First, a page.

This book was originally published as Benim Adim Kirmizi in 1998, its translation by Erdag.M Göknar, came out in the year 2001, in 2003, Phamuk won the international IMPAC award.
So, one thing I find similar in Turkish Authors is their love for Sufism, not to forget Konya is the land of the great philosopher Jalal-ud-din-Rumi, and one fact Sufis believe in is the art of completing a circle.
This novel starts with a man being murdered and ends with the murderer being slaughtered, what follows in between is the quest to find who was the murderer. I was amazed that the whole book was written in first person and characters were audaciously introducing themselves, the era of 1590, the gullies of Istanbul, the love of the Sultan for calligraphy and paintings, the dexterity of miniaturists and the “secret book”, its commissioning and then two murders back to back, it is not a thriller rather a moving enigma, that will compel you to think and ponder the importance of colours in one’s life.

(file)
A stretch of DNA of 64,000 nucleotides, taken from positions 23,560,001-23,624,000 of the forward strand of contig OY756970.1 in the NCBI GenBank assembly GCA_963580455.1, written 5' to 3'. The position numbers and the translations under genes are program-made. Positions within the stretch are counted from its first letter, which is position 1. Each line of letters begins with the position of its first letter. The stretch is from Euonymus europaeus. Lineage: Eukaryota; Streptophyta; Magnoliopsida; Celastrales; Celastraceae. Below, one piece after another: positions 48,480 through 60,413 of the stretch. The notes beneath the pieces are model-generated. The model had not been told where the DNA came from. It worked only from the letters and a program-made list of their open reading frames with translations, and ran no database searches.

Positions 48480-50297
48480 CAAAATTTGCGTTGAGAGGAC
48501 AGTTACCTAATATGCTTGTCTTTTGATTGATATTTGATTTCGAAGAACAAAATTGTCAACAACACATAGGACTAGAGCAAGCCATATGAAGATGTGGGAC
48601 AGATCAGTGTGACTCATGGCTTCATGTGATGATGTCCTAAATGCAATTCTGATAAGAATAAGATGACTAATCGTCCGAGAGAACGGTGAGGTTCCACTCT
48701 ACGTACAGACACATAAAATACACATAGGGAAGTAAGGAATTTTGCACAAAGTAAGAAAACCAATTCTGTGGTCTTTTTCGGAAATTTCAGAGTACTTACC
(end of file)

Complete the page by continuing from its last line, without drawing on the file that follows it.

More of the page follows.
The color ‘Red’ is not only personified but is also used profoundly. The women characters are conniving and depict how the patriarchal society is often molded via their mind games, the chase after Frankish methods of painting and yet trying to keep intact the methods of the masters of Herat, if you are interested in paintings, their etymology, or their source, this novel will surely stir your soul, as the novel quotes “painting is the act of seeking out Allah’s memories and seeing the world as He sees the world”, to the lovers out their “does love make one a fool or do only fools fall in love?”.
This was my first Phamuk and I am impressed by the intricacy and subtlety with which, love, act of making love, politics and sheer foolhardy is described.
Can’t wait to read more of Phamuk.